Monoprints and stencils
 

What are stencils and how do you create them?

A stencil is a sheet of moveable adhesive paper into which a design has been cut. It is placed on a sheet of paper and painted over, and because it adheres to the page it stops the paint from leaking out beyond the cut shape. It is a simple but interesting way for children to experiment with shape and colour and to discover ways of combining them in a single design or in a repeat pattern.

Paint can be dabbed on, sponged on, sprayed on or stippled with a stencil brush or old toothbrush, and it could be diluted to achieve a translucent rather than an opaque effect. An ordinary paper stencil can also be used and sprayed with colour. A small range of colours and tones can be used by more experienced children, working from the lightest to the darkest, and the overlapping diluted colours give interesting colour mixtures.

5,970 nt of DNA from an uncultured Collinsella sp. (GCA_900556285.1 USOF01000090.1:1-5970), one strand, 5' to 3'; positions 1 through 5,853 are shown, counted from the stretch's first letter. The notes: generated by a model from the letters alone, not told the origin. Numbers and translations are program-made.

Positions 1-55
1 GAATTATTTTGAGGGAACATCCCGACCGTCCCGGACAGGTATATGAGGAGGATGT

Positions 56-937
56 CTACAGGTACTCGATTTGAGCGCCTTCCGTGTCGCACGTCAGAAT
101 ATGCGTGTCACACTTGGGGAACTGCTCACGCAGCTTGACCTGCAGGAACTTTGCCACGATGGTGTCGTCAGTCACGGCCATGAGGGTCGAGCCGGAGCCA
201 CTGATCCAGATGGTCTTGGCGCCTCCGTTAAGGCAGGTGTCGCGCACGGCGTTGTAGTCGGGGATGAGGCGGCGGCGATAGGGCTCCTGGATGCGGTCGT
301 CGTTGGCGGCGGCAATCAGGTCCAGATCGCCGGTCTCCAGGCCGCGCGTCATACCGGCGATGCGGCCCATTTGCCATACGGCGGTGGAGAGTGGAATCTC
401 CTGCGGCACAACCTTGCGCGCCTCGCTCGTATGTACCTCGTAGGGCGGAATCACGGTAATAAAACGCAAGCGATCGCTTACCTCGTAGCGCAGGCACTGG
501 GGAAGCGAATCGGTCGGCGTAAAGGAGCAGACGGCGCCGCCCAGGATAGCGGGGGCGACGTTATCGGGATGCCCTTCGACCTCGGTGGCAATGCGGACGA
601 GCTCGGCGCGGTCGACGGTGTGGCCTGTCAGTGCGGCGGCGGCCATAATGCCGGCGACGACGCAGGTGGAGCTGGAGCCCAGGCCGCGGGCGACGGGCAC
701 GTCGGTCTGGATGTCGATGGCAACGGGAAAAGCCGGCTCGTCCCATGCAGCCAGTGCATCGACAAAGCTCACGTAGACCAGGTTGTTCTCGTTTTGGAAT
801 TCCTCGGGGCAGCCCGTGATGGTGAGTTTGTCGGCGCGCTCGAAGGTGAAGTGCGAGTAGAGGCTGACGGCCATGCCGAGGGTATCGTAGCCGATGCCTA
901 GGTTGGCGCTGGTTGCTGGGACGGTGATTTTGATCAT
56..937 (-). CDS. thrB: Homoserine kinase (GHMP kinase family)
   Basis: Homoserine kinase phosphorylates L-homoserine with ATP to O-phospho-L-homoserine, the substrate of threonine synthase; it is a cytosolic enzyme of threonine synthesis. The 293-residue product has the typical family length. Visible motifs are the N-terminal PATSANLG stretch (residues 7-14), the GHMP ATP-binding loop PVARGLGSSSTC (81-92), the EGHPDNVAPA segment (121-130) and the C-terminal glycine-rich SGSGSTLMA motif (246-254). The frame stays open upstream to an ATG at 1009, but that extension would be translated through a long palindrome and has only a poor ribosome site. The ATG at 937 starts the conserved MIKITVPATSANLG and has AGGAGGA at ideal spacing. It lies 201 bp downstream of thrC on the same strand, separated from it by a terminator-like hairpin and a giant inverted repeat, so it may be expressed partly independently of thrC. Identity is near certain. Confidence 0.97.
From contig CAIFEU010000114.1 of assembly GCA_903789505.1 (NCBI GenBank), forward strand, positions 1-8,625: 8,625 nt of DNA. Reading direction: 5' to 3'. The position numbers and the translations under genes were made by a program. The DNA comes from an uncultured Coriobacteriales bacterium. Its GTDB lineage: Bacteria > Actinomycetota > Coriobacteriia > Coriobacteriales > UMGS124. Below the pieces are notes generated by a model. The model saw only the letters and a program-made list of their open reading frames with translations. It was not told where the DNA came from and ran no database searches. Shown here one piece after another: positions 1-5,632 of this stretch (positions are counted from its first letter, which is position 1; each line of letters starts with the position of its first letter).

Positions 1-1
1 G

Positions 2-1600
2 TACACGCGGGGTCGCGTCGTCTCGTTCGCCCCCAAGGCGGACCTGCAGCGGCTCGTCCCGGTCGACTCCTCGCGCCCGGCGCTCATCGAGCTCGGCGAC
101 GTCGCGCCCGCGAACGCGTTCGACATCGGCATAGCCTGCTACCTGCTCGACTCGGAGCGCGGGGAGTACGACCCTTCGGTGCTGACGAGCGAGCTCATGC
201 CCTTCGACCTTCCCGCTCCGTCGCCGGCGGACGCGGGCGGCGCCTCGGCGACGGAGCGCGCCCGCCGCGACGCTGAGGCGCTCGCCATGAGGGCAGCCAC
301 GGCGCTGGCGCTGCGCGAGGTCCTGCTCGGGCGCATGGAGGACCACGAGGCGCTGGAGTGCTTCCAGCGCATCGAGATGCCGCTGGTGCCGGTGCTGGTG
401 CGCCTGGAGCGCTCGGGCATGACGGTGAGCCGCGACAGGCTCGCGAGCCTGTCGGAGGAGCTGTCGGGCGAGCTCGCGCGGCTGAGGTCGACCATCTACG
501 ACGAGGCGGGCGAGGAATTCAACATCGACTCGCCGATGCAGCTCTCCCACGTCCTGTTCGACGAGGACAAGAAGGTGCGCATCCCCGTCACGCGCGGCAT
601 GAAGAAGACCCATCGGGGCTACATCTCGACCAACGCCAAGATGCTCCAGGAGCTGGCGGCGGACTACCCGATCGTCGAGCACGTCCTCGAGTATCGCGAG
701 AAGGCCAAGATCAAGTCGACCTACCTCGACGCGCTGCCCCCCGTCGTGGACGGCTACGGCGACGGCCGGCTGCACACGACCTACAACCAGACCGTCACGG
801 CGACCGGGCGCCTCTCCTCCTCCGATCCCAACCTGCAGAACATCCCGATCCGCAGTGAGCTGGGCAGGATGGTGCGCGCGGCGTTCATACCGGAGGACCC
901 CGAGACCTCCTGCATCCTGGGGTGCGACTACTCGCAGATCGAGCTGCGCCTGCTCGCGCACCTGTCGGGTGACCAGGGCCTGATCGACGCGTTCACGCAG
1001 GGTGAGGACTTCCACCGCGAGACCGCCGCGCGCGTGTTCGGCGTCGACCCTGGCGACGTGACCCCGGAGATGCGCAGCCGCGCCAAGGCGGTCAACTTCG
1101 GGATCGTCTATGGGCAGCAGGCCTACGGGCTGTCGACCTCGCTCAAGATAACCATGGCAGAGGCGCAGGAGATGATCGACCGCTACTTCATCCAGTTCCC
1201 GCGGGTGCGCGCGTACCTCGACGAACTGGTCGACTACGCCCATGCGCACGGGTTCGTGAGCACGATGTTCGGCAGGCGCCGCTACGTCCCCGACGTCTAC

If possible, allow the paint to dry before lifting the stencil, to avoid smudging. Stencils can be lined up or overlapped to create a repeat pattern. Big, bold letters and numbers designed for posters about school events the children are interested in can also be made by stencilling. Some preparatory work could be done on inventive lettering, but legibility should be a priority.